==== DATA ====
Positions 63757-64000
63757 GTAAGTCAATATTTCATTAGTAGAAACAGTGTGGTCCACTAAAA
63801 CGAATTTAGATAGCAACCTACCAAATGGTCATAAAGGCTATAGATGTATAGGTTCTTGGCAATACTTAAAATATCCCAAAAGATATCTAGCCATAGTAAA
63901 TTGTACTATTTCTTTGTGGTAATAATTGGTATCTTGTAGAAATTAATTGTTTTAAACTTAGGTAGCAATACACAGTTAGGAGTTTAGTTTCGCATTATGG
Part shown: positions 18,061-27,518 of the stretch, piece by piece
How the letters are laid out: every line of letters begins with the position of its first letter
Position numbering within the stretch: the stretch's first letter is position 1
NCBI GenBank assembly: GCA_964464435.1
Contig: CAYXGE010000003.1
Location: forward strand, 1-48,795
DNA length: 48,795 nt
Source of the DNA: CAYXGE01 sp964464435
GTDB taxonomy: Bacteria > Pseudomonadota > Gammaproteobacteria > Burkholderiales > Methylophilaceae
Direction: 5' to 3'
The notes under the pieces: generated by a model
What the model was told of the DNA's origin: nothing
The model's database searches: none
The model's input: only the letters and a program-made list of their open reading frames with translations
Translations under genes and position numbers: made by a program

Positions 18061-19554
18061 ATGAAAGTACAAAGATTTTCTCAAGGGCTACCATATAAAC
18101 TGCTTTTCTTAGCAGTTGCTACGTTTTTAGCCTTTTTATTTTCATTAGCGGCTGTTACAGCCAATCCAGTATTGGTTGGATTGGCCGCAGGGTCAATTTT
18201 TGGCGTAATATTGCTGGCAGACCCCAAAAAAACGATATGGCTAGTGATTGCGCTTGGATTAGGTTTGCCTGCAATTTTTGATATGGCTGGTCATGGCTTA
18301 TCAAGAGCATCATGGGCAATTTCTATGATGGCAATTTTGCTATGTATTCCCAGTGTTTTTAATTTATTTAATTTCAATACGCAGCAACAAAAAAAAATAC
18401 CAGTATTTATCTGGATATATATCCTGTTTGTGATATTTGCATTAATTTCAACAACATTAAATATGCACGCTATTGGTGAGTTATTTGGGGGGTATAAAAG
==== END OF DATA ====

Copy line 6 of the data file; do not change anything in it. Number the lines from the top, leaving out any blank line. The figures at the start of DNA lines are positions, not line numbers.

How the letters are laid out: every line of letters begins with the position of its first letter